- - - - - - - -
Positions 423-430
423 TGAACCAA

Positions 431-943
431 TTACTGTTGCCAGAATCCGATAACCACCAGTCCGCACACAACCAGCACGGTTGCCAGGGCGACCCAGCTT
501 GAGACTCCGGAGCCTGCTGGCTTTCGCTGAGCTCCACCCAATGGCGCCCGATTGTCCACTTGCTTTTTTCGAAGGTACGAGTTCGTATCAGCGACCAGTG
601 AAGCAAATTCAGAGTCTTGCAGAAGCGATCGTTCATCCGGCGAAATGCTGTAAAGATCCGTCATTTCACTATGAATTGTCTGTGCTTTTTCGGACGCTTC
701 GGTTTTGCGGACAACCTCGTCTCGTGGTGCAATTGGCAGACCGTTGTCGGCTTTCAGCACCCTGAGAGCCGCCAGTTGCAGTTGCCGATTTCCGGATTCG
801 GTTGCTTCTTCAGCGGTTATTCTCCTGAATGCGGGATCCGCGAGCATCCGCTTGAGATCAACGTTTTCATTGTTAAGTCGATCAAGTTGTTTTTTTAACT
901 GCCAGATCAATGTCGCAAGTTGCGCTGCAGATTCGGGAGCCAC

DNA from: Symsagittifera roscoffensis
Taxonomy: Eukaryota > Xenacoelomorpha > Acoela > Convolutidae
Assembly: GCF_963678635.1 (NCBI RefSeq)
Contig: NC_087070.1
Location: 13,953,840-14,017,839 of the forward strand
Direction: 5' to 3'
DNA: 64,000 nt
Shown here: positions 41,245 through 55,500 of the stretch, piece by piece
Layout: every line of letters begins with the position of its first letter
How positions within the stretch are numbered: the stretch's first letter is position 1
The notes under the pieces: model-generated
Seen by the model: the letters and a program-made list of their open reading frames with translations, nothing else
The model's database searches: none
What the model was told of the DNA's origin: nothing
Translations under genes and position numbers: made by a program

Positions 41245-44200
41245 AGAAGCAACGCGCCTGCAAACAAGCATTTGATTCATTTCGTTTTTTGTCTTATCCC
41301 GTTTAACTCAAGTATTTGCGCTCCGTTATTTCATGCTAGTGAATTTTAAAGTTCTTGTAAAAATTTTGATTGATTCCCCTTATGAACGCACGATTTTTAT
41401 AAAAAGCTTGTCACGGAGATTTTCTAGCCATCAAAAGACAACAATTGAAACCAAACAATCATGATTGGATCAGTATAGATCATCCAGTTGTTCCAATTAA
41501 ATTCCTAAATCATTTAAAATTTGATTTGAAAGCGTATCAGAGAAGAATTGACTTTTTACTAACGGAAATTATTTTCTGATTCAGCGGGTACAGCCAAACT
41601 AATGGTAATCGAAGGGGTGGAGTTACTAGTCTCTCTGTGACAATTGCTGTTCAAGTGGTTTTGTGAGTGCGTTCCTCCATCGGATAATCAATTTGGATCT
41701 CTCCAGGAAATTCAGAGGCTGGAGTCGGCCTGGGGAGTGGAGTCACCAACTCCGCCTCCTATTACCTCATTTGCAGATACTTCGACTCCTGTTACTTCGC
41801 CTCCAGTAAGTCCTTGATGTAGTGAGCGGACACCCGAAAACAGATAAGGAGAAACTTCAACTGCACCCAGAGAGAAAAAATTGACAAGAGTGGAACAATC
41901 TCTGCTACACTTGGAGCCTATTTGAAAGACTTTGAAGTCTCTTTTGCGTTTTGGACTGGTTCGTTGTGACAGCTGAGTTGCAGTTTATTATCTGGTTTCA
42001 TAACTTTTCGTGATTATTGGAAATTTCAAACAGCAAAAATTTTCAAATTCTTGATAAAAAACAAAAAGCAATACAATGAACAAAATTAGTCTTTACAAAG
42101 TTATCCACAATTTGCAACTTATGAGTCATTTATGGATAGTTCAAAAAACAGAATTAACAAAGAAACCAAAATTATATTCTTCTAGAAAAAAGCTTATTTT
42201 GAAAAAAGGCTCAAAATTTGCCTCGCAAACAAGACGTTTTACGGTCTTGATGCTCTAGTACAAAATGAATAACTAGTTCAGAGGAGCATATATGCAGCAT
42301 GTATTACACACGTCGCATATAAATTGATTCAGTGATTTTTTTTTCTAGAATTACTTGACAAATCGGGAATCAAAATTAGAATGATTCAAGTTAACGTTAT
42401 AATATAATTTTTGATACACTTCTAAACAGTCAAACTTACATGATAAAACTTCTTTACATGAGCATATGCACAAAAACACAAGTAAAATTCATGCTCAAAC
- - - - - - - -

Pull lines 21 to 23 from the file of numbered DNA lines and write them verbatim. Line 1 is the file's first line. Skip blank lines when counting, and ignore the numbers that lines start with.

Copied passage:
Seen by the model: the letters and a program-made list of their open reading frames with translations, nothing else
The model's database searches: none
What the model was told of the DNA's origin: nothing